Scotland could introduce wild animal circus ban
Scottish Nationalists may ignore the “strong legal advice” given to the UK Government and introduce a ban on wild animals in circuses north of the border, according to officials.
A spokeswoman for the SNP administration said ministers would decide this summer whether to include a ban in Scotland’s next annual legislative programme in September, despite warnings from Westminster than a ban might provoke a legal challenge.
The statement follows a passionate debate in Hollywood in which SNP, Labour and Green MSPs criticised successive failures to bar tigers and other creatures from the big top, prompting the Scottish Environment Minister Stewart Stevenson to say their continued use was “unacceptable.”
Promising he would look for a way to resolve the issue, Mr Stevenson said: “The dilemma for ministers is how a ban could be introduced.”
As reported in The Independent, the Department for the Environment, Food and Rural Affairs in Westminister has rejected a ban in favour of a licensing system.
Circuses that use around 20 wild animals such as tigers and zebras say they are well-treated, but animal welfare organisations – and now a growing ban of celebrity campaigners – say a life of small enclosures and training and travelling mean they should be re-homed to wildlife parks and sanctuaries.
The animal welfare group Animal Defenders’ International has recruited several leading public figures to pressure the Government into introducing a ban. The comedian Ricky Gervais said: “I am appalled that wild animals are still kept in circuses and fully support the call for a ban. It is high time that Government got on and implemented one.”
Actors Brian Blessed and John Nettles, the BBC disc jockey Mark Radcliffe, the comedian Alexei Sayle and the poet Benjamin Zephaniah, made similar comments. Zephaniah said: “There are so many ways that intelligent human beings can have fun, and exploiting animals should not be one of them. Beautiful animals are not for our entertainment, in fact it’s our duty to respect and protect them. I am a real animal lover and I would never go to a circus that had wild animals.”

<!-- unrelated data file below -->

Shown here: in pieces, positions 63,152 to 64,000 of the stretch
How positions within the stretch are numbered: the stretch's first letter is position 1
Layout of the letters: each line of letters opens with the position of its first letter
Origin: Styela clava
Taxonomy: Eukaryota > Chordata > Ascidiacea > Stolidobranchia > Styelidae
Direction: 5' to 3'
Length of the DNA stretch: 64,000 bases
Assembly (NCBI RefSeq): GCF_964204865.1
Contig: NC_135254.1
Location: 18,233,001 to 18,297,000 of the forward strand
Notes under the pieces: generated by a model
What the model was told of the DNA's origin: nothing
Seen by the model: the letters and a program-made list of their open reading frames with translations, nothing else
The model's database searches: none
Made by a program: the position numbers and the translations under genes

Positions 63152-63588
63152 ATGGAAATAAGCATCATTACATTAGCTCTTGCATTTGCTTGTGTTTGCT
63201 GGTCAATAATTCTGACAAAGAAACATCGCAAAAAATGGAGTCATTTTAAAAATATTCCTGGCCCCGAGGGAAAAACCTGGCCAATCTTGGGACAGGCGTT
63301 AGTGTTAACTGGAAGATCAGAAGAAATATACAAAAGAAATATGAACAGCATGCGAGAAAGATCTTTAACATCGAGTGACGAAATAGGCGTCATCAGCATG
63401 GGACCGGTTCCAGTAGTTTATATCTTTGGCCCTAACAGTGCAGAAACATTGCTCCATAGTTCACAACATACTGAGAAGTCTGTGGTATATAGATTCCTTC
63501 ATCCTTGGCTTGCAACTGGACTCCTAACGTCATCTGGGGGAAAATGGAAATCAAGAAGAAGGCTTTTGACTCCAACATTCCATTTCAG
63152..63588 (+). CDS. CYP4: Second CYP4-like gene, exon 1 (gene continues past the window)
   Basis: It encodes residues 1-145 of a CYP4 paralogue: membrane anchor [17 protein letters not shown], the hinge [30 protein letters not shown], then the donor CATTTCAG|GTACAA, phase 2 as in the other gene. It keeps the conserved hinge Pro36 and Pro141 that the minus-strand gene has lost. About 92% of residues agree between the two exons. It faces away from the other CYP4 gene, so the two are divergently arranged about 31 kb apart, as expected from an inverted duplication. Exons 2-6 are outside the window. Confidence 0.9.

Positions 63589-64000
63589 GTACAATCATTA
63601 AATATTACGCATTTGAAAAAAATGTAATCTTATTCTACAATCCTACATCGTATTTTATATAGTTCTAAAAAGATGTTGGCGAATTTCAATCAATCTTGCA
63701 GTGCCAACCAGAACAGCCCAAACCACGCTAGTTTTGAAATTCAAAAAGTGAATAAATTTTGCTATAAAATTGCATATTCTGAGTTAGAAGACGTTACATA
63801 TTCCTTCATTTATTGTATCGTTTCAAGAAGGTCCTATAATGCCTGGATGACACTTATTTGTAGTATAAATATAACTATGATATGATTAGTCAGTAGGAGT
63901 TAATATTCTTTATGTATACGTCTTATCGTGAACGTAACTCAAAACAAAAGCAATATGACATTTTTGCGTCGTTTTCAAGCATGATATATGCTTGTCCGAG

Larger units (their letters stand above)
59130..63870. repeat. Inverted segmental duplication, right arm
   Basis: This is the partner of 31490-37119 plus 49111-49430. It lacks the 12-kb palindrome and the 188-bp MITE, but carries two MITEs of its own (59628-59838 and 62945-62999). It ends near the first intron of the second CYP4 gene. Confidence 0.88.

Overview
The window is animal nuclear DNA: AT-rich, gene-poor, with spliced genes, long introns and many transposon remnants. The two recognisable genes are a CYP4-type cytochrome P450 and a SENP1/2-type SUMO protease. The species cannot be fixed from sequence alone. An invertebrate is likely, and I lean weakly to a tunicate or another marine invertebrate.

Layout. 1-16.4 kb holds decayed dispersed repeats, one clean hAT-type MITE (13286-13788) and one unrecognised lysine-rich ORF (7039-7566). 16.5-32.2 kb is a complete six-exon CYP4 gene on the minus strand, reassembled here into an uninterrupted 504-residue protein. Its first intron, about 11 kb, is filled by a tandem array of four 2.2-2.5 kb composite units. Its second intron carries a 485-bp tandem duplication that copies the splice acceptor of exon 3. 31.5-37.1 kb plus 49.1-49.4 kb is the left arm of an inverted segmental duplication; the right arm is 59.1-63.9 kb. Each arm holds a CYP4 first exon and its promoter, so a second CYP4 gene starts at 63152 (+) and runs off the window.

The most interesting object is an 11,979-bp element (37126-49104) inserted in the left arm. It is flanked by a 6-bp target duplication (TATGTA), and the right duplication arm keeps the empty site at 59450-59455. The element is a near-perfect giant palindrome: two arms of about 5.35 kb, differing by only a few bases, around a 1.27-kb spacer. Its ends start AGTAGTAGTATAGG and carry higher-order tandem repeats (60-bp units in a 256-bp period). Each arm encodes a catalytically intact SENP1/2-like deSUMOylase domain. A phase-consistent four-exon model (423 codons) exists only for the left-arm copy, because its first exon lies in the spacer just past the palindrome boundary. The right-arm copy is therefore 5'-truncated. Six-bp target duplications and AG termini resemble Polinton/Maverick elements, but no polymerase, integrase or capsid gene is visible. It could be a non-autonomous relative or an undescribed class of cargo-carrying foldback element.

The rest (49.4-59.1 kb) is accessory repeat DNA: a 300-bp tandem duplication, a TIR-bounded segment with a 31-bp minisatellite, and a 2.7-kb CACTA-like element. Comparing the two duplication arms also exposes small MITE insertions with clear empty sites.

The Queen guitarist Brian May, also encouraged to speak out by ADI, said: “The use of wild animals in circuses is cruel, distasteful and unacceptable in the 21st century. Our present government is currently backing away from ending this abhorrent practice.”
Separately, the Captive Animals’ Protection Society (CAPS) has enlisted the pop singer Jay Kay, from Jamiroquai. He said: “That circuses in this country are still forcing majestic animals, such as lions and tigers, to perform degrading tricks for cheap laughs is a saddening thought – but that the government are actively allowing it to continue against the will of the public, the experts and its own ministers simply beggars belief.”
CAPS director Liz Tyson said: “As England continues to hide behind perceived legal impediments, it will be interesting to see if our closest neighbours take the decision that Westminster seems determined to avoid, and make the right decision for the animals by imposing a ban.”
Animal welfare groups including the RSPCA and British Veterinary Association are backing The Independent’s campaign calling for Government ministers to rethink their decision. More than 26,000 people have signed the newspaper’s online petition. To sign visit independent.co.uk/circus animals.
Vladimir Putin employs a full-time food taster to ensure his meals aren't poisoned
Peaches Geldof: Her final day – and her fatal decision
Chief Ebola doctor in Sierra Leone has contracted the deadly disease himself
Students offered grants if they tweet pro-Israeli propaganda
Israel-Gaza conflict: Israel may have committed war crimes, says UN human rights chief
Malaysia Airlines MH17 crash: Vladimir Putin is given 'one last chance' to end hostilities in Ukraine
The 'scroungers’ fight back: The welfare claimants battling to alter stereotypes
The truth about conspiracy theories is that some require considering
Malaysia Airlines MH17 crash: Ukrainian military jet was flying close to passenger plane before it was shot down, says Russian officer
Malaysia Airlines MH17 crash: Massive rise in sale of British arms to Russia
Malaysia Airlines MH17 crash: victims’ bodies bundled in black bags and loaded onto trains
£18000 - £23000 per annum + OTE: SThree: SThree are a global FTSE 250 busines...
£110 - £130 per day + Pay between ?110 - ?130 Day: Randstad Education Cardiff:...
£480 per day + competitive: Progressive Recruitment: SAP Deployment Manager-Ta...
£50000 per annum + benefits: Progressive Recruitment: Urgently seeking a Dynam...